An even more narrow audience for movies is the toddler age.  Part of this is because 1-3 aged children can’t sit for the length of a movie.  This is one reason I loved the 2011 Winnie the Pooh movie.  I don’t want to give away my review but it is a rare Hollywood movie made for very small children.  First of all, it is extremely short.  It has simple ideas and plot but lovingly told.  Even the other Winnie the Pooh movies I have seen are too scary and usually too long for toddlers. It uses repetition and is friendly and happy, which toddlers love.  The music is hummable and sweet.

I can’t even think of other movies for toddlers, which are even made, and even fewer that are made well (Curious George movie was a good one that gets a lot of flack from those outside its intended audience).  Most entertainment for toddlers is television (and I don’t think toddlers should spend much time in front of the TV if any but most parents need a moment or two for a break.  Let’s be honest!).   Should these shows worry about being entertaining to teenage boys or 2o year old college students?  No.  That’s not their audience!

toddlersAnother example of a narrow audience is religious films . With the affordability of digital film-making, movies can be made for a smaller audience and still be profitable.  This gives us movies like the evangelical films of Kirk Cameron or the Mormon films made for my faith.

mormonShould someone making a Mormon film worry about pleasing an Evangelical or an Atheist?  No, that isn’t their audience.  Any movie who tried to make all religious groups happy would have a tall order.  It could be done with good writing but there is something nice about having a movie made, telling a story just from my religious perspective.  I don’t think there is anything wrong with that.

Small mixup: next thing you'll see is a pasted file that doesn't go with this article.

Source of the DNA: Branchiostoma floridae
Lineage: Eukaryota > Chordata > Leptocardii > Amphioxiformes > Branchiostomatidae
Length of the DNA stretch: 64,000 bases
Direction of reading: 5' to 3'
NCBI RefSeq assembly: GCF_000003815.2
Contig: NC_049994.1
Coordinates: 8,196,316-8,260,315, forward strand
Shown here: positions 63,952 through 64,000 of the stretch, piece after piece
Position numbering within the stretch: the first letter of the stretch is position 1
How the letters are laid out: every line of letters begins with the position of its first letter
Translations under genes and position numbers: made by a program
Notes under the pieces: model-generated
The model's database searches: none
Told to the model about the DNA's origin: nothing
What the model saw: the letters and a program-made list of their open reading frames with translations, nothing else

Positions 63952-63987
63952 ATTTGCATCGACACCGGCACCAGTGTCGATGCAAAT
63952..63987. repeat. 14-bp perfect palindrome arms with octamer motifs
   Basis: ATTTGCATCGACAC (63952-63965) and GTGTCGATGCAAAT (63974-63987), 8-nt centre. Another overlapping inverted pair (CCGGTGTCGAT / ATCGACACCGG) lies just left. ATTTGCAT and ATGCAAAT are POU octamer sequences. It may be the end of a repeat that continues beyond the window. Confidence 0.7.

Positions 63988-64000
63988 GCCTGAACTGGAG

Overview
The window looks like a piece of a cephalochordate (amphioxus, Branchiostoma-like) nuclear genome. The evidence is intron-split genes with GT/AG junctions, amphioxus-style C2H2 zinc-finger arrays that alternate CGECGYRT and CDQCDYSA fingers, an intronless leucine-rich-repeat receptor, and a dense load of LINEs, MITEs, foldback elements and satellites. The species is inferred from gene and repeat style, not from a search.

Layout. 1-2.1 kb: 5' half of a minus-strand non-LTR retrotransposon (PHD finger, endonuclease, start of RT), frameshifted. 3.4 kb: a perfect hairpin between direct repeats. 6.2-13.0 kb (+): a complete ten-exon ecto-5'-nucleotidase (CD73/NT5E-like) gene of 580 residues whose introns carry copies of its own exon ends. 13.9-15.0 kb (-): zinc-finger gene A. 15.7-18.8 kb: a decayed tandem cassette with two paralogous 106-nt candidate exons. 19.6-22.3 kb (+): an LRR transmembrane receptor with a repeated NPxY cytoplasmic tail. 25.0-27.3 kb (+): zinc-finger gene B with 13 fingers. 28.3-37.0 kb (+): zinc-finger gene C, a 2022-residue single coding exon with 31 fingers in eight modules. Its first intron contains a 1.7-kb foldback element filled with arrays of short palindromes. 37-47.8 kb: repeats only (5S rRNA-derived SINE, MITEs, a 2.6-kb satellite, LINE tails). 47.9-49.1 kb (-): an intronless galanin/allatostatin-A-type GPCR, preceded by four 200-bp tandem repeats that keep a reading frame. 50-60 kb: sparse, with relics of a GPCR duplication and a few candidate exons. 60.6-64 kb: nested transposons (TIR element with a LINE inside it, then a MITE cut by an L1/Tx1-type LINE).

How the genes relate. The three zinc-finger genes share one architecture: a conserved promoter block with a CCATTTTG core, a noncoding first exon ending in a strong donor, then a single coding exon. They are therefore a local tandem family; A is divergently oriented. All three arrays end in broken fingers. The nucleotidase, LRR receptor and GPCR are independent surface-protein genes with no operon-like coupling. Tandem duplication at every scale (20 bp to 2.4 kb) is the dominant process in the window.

Now is an audience an excuse to making a bad film? No. If anything you should put more effort into telling a story for your smaller audience.  It should be even better than the average Hollywood schlock because you have a more narrow window of people to appeal too.  That’s why I hate when people say ‘it’s for kids’ as if that somehow means it is stupid.  The best kids movies inspire their creativity and imagination.  The best Mormon films make me want to be a better person (and I’ll be honest I’m not the biggest fan of most of them).

It angers me when I can tell filmmakers of any genre are being lazy.  Your audience, no matter how narrow, deserve a good effort.  (For the record, I feel the same way about Michael Bay movies.  His audiences deserve more of an effort to make a good film).   I should be able to walk away from a movie and say ‘well, that didn’t work for me but I can see who they were trying to reach and how some could enjoy it’.

Hunchback_of_Notre_Dame_gargoyles

Another problem we can have is when a movie doesn’t understand its audience.

Hunchback of Notre Dame is a perfect example.  Even its defenders usually admit it is a mature film not for small children.  But the studio still wanted it to be for small children and their families so they threw in kidlike violence and humor which ruined the movie.  It’s way too dark for these kids and the immature moments are off-putting for adults.  It makes it a tonal mess and a frustrating experience.  If they had just said ‘you know what . This movie is for adults’ like Pans Labyrinth or even the later Harry Potter films it would have been a favorite of mine.  As it is I just can’t endorse it.   Trying to appeal to the wrong audience, or too many audiences, ruined the film.

We can also have films who have a main and secondary audience.  This is what Pixar does well.  Children are the primary audience with parents being the secondary.  This makes sense since both are usually at the theater watching (a lot of the age specific films I listed above are direct to DVD which is probably the best way to appeal to some audiences). What I personally hate is when the secondary audience sullies the primary, or takes over the tone and feel of the film.  This was my issue with the Shrek movies . Instead of a few jokes, the innuendo is so strong the films feel vulgar to me.  I honestly hate them.

So, the priority is making a good movie but in order for that to happen filmmakers must ask themselves ‘who is my audience?’  and we as filmgoers need to be willing to say ‘this just isn’t made for me’.  It’s not bad for a film to be made for toddlers or any other demographic.  That is very good because they can participate with us in this great storytelling device of the movies.

All audiences deserve quality and to have movies made for them to enjoy.